They thought it would strengthen Obama. It didn’t.
Geil Lundestad, director at the institute for 25 years, said in his just-published memoir that he and the committee had unanimously decided to grant the award to Mr. Obama just after his election in 2009 more in hopes of aiding the American president to achieve his goals on nuclear disarmament, rather than in recognition of what Mr. Obama had already accomplished.
“Even many of Obama’s supporters thought that the prize was a mistake.”
Normally the Nobel committee’s decision regarding recipients remains private, and Mr. Lundestad’s frank and revealing remarks regarding internal decisions have caused a stir in Norway, detailing the politicking and compromises that have gone into determining the annual laureate. Read the rest of this entry »
Nordic Girl Strings Herself from Tree for Nearly Four Hours
Ryan Steadman reports: London-based artist Hilde Krohn Huse hung helplessly from a tree for 3.5 harrowing hours at the hands of… herself.
The artist, who is originally from Norway but has lived in London since she was young, decided to suspend herself from a tree with rope in a forest near Aukra, Norway as part of a video piece for an art class.
“I felt sick when I saw the video for the first time, I experienced everything anew. But I slept on it and realized that the video is quite decent.”
Award-winning artist Hilde Krohn Huse
Clearly, something went awry, and the 26-year-old Ms. Huse found herself strung out in the buff, unable to free herself.
“The video ends when the camera shuts off, but I was there calling for help for another 30 minutes,” Ms. Huse told Norway’s VG newspaper about the incident. “I felt sick when I saw the video for the first time, I experienced everything anew. But I slept on it and realized that the video is quite decent.”
Bonus: Enjoy this long, depressing, confessional, navel-gazing, “actuality of truthfulness’ video by the artist, from Nov 26, 2014
And for our multilingual readers, enjoy this original story from Norway’s vg.no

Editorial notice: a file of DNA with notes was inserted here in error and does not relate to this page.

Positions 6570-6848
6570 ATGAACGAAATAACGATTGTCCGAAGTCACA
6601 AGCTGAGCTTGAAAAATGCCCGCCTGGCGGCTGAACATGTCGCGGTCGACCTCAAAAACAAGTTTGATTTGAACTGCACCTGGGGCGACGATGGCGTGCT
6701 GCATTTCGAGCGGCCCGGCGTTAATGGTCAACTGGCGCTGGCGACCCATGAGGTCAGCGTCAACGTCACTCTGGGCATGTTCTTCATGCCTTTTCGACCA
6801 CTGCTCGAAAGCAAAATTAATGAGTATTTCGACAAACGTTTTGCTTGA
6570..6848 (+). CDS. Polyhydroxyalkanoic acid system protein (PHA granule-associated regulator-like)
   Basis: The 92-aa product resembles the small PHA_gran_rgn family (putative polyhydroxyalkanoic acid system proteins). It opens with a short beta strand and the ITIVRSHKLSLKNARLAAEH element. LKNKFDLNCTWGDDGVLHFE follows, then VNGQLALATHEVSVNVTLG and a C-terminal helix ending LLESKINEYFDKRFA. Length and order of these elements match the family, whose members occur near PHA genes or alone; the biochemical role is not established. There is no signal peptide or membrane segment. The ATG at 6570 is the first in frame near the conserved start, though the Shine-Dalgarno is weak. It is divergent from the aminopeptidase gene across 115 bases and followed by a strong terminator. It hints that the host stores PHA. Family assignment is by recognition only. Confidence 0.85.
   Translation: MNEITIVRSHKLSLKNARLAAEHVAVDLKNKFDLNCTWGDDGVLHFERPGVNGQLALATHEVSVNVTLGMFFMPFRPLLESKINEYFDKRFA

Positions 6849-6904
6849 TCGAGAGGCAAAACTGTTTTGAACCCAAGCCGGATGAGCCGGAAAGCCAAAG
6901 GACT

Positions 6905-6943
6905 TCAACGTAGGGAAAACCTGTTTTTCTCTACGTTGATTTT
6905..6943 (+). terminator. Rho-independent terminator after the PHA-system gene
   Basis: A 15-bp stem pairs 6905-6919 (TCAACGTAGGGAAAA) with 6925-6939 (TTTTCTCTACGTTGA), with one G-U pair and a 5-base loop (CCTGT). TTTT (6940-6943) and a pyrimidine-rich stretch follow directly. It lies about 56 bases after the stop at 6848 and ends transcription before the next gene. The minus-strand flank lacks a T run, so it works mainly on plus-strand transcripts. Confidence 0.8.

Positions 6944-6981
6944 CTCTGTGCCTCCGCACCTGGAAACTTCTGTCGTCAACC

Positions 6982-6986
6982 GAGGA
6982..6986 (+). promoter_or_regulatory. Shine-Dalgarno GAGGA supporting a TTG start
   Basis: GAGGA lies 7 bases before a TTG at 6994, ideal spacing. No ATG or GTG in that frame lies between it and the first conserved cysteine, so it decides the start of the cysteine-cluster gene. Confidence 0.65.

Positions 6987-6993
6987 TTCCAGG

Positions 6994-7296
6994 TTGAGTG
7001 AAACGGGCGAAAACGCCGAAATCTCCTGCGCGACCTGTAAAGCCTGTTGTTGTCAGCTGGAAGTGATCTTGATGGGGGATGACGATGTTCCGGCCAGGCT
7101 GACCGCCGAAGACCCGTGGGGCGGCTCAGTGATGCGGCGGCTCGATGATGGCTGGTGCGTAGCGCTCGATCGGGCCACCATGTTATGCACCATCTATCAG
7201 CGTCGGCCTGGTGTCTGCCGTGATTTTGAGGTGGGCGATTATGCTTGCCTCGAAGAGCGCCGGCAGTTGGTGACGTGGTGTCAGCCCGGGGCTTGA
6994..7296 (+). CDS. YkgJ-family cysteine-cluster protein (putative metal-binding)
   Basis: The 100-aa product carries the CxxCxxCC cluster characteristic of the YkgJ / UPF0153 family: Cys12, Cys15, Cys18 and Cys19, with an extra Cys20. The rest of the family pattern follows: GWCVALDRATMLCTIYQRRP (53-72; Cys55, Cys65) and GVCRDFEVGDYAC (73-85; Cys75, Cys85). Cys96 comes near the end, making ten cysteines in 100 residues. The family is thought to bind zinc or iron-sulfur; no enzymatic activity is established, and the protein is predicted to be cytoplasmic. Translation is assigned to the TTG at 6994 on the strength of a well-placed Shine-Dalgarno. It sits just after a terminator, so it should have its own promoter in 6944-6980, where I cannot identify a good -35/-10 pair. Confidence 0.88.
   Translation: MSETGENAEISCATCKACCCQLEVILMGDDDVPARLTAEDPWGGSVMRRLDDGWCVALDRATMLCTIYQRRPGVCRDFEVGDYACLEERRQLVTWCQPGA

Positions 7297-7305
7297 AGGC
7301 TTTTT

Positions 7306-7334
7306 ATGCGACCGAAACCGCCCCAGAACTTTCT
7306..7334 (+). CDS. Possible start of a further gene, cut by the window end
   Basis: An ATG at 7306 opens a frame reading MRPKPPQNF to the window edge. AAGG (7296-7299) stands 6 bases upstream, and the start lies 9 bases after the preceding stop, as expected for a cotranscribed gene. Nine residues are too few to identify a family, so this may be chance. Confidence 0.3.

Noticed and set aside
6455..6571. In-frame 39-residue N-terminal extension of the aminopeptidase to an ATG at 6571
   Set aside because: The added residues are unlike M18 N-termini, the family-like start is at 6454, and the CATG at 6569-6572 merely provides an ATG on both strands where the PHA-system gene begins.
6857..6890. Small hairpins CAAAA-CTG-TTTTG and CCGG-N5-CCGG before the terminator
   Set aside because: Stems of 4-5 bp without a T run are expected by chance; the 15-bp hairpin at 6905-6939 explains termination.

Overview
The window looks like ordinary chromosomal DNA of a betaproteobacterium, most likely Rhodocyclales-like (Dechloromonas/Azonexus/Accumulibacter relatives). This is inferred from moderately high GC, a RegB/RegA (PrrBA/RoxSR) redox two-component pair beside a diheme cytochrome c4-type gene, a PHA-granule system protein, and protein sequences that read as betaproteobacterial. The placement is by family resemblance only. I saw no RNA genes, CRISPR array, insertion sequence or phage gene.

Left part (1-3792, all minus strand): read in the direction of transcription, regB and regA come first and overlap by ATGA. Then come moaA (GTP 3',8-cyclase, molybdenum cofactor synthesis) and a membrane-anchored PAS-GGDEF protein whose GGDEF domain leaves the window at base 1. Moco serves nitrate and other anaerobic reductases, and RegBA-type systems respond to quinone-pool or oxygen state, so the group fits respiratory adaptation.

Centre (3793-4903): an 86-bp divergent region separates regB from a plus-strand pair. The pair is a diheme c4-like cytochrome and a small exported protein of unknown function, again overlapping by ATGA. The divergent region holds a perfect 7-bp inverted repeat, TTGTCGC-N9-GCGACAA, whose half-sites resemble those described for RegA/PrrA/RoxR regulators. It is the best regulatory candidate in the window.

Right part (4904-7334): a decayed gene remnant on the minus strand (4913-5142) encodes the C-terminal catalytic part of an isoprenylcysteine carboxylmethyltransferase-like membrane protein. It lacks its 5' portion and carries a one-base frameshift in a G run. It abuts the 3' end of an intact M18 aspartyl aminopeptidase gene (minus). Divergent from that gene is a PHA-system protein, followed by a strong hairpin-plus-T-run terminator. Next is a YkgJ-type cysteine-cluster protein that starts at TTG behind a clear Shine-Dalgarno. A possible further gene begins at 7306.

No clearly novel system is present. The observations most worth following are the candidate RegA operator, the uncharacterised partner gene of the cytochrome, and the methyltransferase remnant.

Hilde Krohn Huse (26) hang naken i et tre i en halv time før noen fant henne, men det ble litt av en video ut av det hele.
Videoen har vunnet Bloomberg New Contemporaries 2015, en konkurranse for engelske sisteårsstudenter. Premien er å få videoen utstilt i et storstilt galleri som åpnes opp i november – der vil verkene vises i ett år.
Hilde Krohn Huse er en av 37 andre som vil få sitt verk utstilt i galleriet som ligger på veien opp mot Buckingham Palace, men det var ikke planlagt at 26-åringen skulle lage vinnerfilm.
I utgangspunktet skulle Huse ut å filme en scene til en videoserie hun holdt på med. Hun gikk ut i skogen ved hjemstedet Aukra i Møre og Romsdal, rigget kameraet klart og begynte å henge i repet– så hektet foten seg fast.
– Der videoen slutter slo kameraet seg av, men jeg hang der og ropte på hjelp i 30 minutter, sier Huse til VG på telefon fra London.
En venn hørte til slutt ropene og kom til unnsetning. Read the rest of this entry »
Peace Prize committee demotes chairman Thorbjoern Jagland
The Oslo, Norway-based committee gave no reason for downgrading the former Norwegian prime minister and respected diplomat from his perch.
At the same time, as German media conglomerate Deutsche Welle observes, Jagland was widely condemned in 2009 when his committee bestowed the prestigious award on then-newly elected President Barack Obama.
“Jagland’s ejection from the chairmanship marks the first time that a sitting Nobel Peace Prize committee boss has been demoted in the history of the prize — since 1901”
Jagland, 64, was serving his first year as Peace Prize chairman when his committee conferred the international award upon Obama for his “extraordinary efforts to strengthen international diplomacy and cooperation between peoples.”
The committee announced that Obama would receive the award in October 2009, just over eight months after he became president.